This play is coming fast, Pat. You may not be able to make the turn around in what short time you have left. Still consider what I say here. And yes, until you have a stronger hold on what all of this means, try to keep your worries to yourself. Your girlfriend needs you as she enters into the opening of the play. It is a draining, but rewarding process when it works, and it would be tainted a bit if she could sense your concerns. If you think it would help, don't go see the play. (It is not as horrible as it sounds, I know spouses who can't watch for any number of reasons.) Though if you do choose to go, see it as someone you love creating something they love. Not as your girlfriend sharing her lips with someone else in front of an audience.

I wish both you, and her, well with this opening. I hope my words have in some way helped you with your difficulties.

5 comments:

Josh said...

Thank you so much, Ty! I can't tell you how much I appreciate your thorough response in such a short amount of time. This truly has helped me out, and I'm sure it will help others with this issue who are looking for some perspective. I have really come to stronger terms with myself these past couple days, with your help as well as a few people who I have talked through it with. I think I'm ready to go see it, and the short amount of time may a good thing, since all of these helpful points will be fresh on my mind. I'm very glad I ran into your blog just in time. The play is "Our Town," I'm sure you're familiar with it. You are right about her love for art being a big part of why she is special to me. Your views on this and acting in general has furthered my appreciation of the acting world and what makes the girl I love happy.
So thank you again!
Josh

Ty Unglebower said...

Josh...

I am very happy to hear that what I wrote was of some comfort and help to you.

It isn't easy, I am sure. Especially for someone who doesn't do the acting thing all the time. Yet you have proven that you are up it, and I commend you for you choice to be more at ease with what your girlfriend does, and will do.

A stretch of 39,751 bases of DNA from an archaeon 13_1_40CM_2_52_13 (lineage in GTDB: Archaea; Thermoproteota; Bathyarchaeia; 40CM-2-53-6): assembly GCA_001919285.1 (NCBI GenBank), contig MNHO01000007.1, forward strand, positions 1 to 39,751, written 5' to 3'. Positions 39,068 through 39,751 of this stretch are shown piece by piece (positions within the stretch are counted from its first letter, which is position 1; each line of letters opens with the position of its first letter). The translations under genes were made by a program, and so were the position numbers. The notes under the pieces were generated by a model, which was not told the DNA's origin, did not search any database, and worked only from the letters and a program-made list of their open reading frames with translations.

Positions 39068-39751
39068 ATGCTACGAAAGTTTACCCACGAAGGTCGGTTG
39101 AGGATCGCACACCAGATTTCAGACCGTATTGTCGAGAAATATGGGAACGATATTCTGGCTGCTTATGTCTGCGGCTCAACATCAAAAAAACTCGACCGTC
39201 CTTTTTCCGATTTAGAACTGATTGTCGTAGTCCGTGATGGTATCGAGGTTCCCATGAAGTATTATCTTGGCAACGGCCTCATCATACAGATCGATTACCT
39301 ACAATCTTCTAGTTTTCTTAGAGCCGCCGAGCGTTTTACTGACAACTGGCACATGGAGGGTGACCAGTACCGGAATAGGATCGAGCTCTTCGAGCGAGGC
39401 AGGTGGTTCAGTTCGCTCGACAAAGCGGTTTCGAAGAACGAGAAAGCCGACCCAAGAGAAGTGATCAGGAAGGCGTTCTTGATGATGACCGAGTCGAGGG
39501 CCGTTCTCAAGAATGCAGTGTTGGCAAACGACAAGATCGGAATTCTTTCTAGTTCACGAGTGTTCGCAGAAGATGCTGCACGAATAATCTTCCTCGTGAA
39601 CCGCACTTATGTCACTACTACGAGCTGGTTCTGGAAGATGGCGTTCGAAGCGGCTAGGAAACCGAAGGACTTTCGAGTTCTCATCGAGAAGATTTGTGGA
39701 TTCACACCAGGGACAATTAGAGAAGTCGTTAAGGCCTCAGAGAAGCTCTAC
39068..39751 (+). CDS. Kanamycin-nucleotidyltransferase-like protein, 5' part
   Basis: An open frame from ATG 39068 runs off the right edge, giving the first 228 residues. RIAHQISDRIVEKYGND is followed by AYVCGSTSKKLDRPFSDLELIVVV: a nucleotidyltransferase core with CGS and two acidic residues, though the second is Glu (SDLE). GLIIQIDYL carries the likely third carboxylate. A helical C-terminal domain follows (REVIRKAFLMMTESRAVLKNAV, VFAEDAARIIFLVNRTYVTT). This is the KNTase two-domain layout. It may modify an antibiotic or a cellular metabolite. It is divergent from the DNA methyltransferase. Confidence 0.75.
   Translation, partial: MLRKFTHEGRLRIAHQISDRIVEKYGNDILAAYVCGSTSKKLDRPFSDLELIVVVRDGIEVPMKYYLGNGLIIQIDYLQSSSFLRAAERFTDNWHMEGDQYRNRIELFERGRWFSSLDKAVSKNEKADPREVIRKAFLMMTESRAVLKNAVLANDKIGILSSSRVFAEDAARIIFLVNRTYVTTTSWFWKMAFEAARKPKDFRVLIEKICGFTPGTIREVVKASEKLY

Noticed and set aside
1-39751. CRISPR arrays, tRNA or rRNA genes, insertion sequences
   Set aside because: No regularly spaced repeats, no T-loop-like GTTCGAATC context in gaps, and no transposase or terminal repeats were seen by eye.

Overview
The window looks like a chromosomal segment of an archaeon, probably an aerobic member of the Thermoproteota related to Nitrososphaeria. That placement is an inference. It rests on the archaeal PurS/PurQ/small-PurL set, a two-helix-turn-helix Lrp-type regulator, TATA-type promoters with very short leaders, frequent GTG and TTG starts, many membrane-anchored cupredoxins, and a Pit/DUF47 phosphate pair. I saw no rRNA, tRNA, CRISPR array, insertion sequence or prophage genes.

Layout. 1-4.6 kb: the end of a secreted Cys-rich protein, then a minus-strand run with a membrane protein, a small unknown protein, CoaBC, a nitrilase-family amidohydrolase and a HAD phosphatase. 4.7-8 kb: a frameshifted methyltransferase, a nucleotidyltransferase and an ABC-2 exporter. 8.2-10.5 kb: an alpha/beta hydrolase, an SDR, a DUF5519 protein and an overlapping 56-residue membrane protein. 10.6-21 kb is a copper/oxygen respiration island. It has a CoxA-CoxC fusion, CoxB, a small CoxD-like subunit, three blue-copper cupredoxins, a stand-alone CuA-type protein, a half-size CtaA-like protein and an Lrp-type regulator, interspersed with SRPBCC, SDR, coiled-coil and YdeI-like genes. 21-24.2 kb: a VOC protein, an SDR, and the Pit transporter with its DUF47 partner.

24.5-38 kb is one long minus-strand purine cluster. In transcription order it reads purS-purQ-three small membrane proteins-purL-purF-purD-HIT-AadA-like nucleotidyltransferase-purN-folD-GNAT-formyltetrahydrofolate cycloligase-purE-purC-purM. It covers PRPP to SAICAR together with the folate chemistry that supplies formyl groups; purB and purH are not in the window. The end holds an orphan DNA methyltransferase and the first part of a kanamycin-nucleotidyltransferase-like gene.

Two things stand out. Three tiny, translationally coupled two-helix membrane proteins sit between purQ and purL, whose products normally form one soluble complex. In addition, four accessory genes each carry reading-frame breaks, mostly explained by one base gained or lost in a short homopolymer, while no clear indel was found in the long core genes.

I hope it all goes well, and thanks for stopping by the blog!

phdutton said...

Hello, I appreciate this is quite an old post, but I was just looking for more perspectives on the subject and came across this.

My fiancee is an actress, and this recently came up for the first time in our relationship. She had to do a kissing scene in a short film. It ate me up inside, but let me explain a little bit. Its not a fear she will run off with him, or even that shes enjoying the shot (as I'm sure you've said elsewhere, I'm sure she enjoys most of the shots she films), but just an almost primeval feeling that what I was seeing was wrong.

I'm not an actor, but have worked on a few films in my time as a sound engineer. Including one with a quite uncomfortable rape scene in it. So I knew full well what it was like on set, how clinical it is (for want of a better word). I didn't take your advice, I met her co-star, and am very glad I did. I was also on set for the filming, again, I'm glad I did this. Not knowing would have just been a million times worse.
I trust her beyond doubt, but with something as personal as this any and all insecurities rush to the surface, justified or not. This is nothing about being logical, as I'm sure I've also seen other people post on other threads, its an emotional response, not a logical one.
When the kisses were not proper lip-on-lip ones I generally felt ok on set. Its just when the camera angle called for a proper kiss, it feels like all your insides are just gone. Its feels almost not real, and I don't mean in the sense of acting not being real, but that its not happening, and its like a dream (or nightmare). This kind of feeling needs to be understood by the actor in a relationship with a non-actor. I'm not saying that roles should be turned down because of it, but the other persons feelings taken in to account. Anything else is just selfishness.
We (as the non-actors) get told a lot that its "not real", and "its just acting" etc. And we generally understand that. But the actor has to understand how the other is feeling.

I want to support her as much as I possibly can, she has always supported me in my career (which admittedly doesn't involve anything as personal as this), and I want to do the same. But I feel your advice here that the partner should just be ok about this kind of thing is a bit selfish. You are right to an extent, I and in love with her, and part of that is her acting, and part of that is that she will have to, occasionally, kiss another. The majority of the time I just feel incredibly proud of her when I see her on stage or screen.
But that works both ways, the actor has to be sensitive to the non-actors needs. This is not a normal thing for any relationship to have to endure, and one party being selfish about it would not help. If you accept an actor in to your life you have to accept a certain amount of this sort of thing. But the reverse is true, the actor has accepted a non-actor into their life, so they have to accept that person has feelings, which may not be as easily controlled as the actors. (That is an actors job after all, to control emotion). You talk a lot about how the partner should just support the actor, but you are describing a one way street, very selfish. As I said I support her as much as I possibly can, but the she has to do the same.